Tuesday, June 12, 2007

The Last Week

As in, this past week, not the last week ever.

It’s been a little more stressful than usual. Yes, work has been hectic, but somehow, that is never as distressing to me as problems in my family. In this case, not my family in the US (for which they’re probably sighing in relief after having thought ‘What!? Why am I always the last to know!?’). These issues have been with my family here.

I’ve written a bit before about the people that live here at the offices. There’s Marlon, the National Director and his family; Raul, the Assistant Director; and Sister Phyllis, who lived here for the last month after having stayed in Italy with one of the Pequenos during brain surgery. She is now moving to Managua to direct the high school girls’ house. There are also guys around the age of 18 doing their year of service. Many people come and go, but the generally constant group of them was about six in number.

These were the people who came asking for English lessons. These were the guys who invited me to their soccer games. These were the friends (along with Miriam) that eventually became family. These were the suspects when Sister had $500 stolen from her room.

Sister is an incredibly forgiving person. She had been saving the money for the 50th anniversary of taking her vows and becoming a nun, but she also has worked in developing countries and specifically in orphanages for almost 40 years. She certainly believes in wrong and right and that hard work must be done for money. But she is also very aware that she will never completely understand the fear and uncertainty and the way the world shifts under the feet of these kids beginning at incredibly young ages.

Five hundred dollars, however, is a substantial amount of money, not just for Sister, but for Marlon and Raul to ignore. And this was not an isolated incident. So the boys were told on the morning of Monday, the fourth, that they were being sent to the farm on the island to work for the rest of their year of service since none of them had confessed. None were happy about it, they all preferred the offices, and some would be taken out of educational jobs for this manual labor instead. But because no one had spoken up, they all had to leave even though the majority had done nothing wrong.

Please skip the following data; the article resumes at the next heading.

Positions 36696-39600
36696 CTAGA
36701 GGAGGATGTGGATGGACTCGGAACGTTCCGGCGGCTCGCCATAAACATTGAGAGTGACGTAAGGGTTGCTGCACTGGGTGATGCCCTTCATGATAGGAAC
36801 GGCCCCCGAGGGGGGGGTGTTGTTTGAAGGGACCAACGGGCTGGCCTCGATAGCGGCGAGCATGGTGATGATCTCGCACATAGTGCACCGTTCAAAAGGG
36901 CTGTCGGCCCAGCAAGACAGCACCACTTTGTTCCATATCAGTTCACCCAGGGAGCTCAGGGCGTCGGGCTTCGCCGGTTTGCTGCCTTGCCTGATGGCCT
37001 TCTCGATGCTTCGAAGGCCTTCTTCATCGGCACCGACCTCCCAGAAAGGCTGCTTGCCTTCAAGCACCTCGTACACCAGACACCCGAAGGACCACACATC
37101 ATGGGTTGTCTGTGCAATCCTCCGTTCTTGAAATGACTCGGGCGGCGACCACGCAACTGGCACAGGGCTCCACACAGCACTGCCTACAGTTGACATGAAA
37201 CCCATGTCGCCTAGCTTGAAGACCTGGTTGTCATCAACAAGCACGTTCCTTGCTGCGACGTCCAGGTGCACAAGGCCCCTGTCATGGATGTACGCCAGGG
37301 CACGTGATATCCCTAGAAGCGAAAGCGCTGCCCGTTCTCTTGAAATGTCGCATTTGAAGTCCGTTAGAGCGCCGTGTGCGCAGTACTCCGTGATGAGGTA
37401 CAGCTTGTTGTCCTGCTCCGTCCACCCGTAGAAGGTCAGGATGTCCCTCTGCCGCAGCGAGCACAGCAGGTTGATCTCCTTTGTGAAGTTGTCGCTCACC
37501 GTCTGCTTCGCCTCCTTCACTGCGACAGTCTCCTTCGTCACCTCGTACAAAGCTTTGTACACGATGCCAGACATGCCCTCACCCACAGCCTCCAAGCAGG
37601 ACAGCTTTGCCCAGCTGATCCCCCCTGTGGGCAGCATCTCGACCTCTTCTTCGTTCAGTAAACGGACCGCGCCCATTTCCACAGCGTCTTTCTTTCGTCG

My first reaction was completely about myself. I didn’t want my family leaving, I was completely crushed. I felt that I had finally gotten my feet under me, I had people to share my time with, and suddenly they would be gone, and I would be alone, again. I certainly had no say in the decision, and as I thought about it, I realized as opinionated as I might be about education, I certainly don’t know how to prepare teenagers for an adult life in Nicaragua.

But I’m also not one to roll over when I’m unhappy. I talked to Raul (Marlon was in Germany at this time and Raul had been keeping in touch with him by phone), and mentioned that we had previously talked about the guys helping with preparing the site for construction. He jumped on the idea right away. He said it would be like San Marcos, the first site for NPH 13 years ago. A farm property, a really old building, occasionally electricity, occasional water and a couple pit toilets. He sounded excited about it, it seemed like a good thing, but he knew the final decision would be Marlon’s eventually, so he couldn’t commit to me one way or another.